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How to Stop Your Legs From Swinging When Riding

How to Stop Your Legs From Swinging When Riding How To Dressage


There are several possible reasons your legs may be swinging when you ride, and you first need to identify the reason.

Possible reasons are:

  1. You are working too hard to keep your horse moving
  2. Your position in the saddle is out of balance
  3. You are using the wrong muscles in your legs to maintain your position
  4. You’ve formed a bad habit based on one of the above

Once you have discovered which of these issues is your individual problem, then you can go about targeting a solution using our tips below.

1. My horse is lazy and I am working hard just to keep him going

In this case, you need to target your horse’s idleness to enable you to work less hard, so that you don’t keep using your legs all the time.

Deliberately stop pushing him – hang your legs straight down and don’t use them. When he slows down, give him one BIG kick (or more than one if he doesn’t react enough) and then let your legs hang down again.

Keep repeating – every time he slows down, give him one big reminder with your legs then stop using them again.

If you are firm enough, he will get the message and keep going without needing continual aiding.

You will then be able to concentrate on breaking your habit of continual nagging.

2. I’m not sure if I’m balanced in the saddle

If your legs are not in the correct alignment – with the classic perpendicular line ear-shoulder-hip-heel – you will not be sitting in a correctly balanced position in the saddle.

Not only will you be either ahead or behind the movement, but your legs will tend to swing around as your body tries to stay with the horse’s movement.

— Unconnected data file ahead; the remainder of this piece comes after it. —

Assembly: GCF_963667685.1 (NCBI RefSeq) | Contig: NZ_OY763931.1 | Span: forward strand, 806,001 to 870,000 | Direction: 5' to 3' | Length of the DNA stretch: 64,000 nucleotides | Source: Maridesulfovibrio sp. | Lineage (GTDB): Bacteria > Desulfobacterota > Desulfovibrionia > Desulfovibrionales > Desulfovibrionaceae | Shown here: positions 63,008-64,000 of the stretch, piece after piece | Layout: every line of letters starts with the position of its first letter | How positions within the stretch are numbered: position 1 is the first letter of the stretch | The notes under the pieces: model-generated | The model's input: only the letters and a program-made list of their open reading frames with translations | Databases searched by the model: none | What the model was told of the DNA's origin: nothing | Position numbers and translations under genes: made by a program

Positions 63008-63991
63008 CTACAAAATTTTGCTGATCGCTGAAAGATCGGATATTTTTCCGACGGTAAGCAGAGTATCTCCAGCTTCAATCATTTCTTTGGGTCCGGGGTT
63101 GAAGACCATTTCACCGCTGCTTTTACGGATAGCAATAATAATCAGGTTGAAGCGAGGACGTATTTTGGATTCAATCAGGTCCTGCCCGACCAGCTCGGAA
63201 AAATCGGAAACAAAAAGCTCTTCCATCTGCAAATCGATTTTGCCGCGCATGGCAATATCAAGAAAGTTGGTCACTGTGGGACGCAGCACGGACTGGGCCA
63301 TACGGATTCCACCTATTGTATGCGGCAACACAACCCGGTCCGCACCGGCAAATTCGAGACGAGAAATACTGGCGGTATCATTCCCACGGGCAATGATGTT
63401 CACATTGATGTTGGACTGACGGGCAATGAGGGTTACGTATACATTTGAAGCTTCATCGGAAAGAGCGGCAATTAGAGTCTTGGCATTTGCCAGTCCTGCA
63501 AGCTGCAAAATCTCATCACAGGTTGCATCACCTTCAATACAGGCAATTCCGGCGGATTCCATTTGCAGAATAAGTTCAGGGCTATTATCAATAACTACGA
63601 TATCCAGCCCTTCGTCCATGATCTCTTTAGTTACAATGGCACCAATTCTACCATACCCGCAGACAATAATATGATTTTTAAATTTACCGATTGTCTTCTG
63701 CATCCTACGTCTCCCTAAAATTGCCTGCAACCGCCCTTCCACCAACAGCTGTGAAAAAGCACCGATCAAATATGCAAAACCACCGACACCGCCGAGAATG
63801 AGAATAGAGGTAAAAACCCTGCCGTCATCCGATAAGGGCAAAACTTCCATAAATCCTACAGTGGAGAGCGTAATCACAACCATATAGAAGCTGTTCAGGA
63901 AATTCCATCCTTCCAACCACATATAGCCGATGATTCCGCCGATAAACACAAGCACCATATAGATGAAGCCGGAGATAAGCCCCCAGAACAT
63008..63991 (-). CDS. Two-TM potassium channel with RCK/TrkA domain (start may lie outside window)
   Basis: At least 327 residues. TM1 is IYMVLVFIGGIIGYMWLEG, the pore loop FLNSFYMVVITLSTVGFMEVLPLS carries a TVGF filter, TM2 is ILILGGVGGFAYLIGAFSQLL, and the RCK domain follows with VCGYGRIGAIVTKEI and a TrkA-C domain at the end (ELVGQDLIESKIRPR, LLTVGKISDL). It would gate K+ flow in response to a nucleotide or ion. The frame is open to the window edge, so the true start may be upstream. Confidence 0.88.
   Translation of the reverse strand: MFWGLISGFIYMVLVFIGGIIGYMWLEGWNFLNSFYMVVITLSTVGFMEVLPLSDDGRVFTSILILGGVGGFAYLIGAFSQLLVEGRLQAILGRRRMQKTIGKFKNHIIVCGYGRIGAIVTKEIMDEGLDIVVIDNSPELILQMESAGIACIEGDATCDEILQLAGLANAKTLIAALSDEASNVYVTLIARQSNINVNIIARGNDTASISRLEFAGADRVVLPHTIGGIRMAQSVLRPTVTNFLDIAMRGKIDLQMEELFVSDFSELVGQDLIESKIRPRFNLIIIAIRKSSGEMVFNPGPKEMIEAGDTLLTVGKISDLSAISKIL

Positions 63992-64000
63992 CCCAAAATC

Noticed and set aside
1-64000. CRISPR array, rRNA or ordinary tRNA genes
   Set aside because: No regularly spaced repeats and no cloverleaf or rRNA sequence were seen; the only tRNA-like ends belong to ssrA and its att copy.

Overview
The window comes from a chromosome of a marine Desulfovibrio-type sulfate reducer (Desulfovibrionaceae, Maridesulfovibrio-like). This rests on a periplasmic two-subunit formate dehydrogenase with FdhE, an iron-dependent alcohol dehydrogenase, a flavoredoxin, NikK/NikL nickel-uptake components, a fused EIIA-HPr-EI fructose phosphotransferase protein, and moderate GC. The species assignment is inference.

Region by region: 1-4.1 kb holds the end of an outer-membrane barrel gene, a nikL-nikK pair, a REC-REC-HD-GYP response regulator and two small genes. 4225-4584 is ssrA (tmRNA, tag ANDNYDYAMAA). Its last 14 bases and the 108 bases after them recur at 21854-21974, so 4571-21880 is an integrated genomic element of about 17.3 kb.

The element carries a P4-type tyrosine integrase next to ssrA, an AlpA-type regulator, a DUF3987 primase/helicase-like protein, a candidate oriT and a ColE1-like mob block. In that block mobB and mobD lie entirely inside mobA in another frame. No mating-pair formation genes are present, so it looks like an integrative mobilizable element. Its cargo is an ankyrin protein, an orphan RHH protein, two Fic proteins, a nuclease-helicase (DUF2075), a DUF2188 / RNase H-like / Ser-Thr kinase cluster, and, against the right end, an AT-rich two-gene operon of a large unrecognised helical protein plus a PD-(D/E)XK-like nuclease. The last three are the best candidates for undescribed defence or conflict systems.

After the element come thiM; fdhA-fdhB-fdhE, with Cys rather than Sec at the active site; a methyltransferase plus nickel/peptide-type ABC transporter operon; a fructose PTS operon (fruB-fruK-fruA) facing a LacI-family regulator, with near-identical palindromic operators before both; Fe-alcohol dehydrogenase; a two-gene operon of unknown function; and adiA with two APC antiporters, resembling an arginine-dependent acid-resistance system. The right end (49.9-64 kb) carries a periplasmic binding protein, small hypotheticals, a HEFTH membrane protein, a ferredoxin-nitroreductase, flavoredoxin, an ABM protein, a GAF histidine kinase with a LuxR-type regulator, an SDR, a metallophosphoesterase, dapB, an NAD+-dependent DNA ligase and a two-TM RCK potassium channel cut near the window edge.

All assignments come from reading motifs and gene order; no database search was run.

At halt, stand up in your stirrups without holding onto the reins or balancing with your hands on his neck or the saddle.

When you can stand without falling either backward or forward, and without leaning forward from the waist or hips, allow your weight to sink into your heels. Your leg will now be in the correct position.

Now try the same at walk.

And also at trot, standing up instead of rising.

When you can do this with ease you will have discovered where your leg should be, and it will cease swinging.

3. I don’t know if I’m using the right leg muscles

Your leg should be in the position achieved in no. 2 above

Your thigh should lay flat against the saddle. Turn your heels out – you should feel this in your hips, not your ankles. The inner thigh muscle should be totally relaxed.

There should be a degree of tone in the muscle down the back of your thigh to achieve sufficient bend in your knee to keep your heel drawn back directly beneath your hip.

The calf muscle should be relaxed – contract the muscle up the front of your shin to raise your toes, which is the correct way to lower your heels, not by pushing onto the stirrup irons.

When you use your legs, close the inside flat of the calf against your horse’s side, do not contract your calf muscle (which will pull your heels up). This is done with the adductor muscle – the one on the inside of your thigh that is relaxed the rest of the time. It should be used in a pulsing manner, alternating contraction and relaxation to stop your leg from becoming tight or clamping your knee, which would cause your lower leg to swing like a pendulum.

4. My legs have a habit of swinging backwards and forward and I can’t seem to stop them (formed a bad habit)

Review the above and make sure you have corrected these first.

If your leg is still swinging, then try focussing on keeping the inside of your calf in constant contact with your horse’s belly.

Try riding in a stiffer pair of boots or gaiters – soft might seem comfortable but gives your ankles no support.

If all else fails, you could try ‘training straps’, which attach your stirrups to the girth. As a long term use is not so helpful, as they prevent you from achieving a correct outside leg position for such actions as canter strike off, and later on, lateral work, but as a short term measure to break the habit, they may be effective.

In Conclusion

First, identify why your legs do not stay still, and then address the appropriate issue using one of the above solutions.

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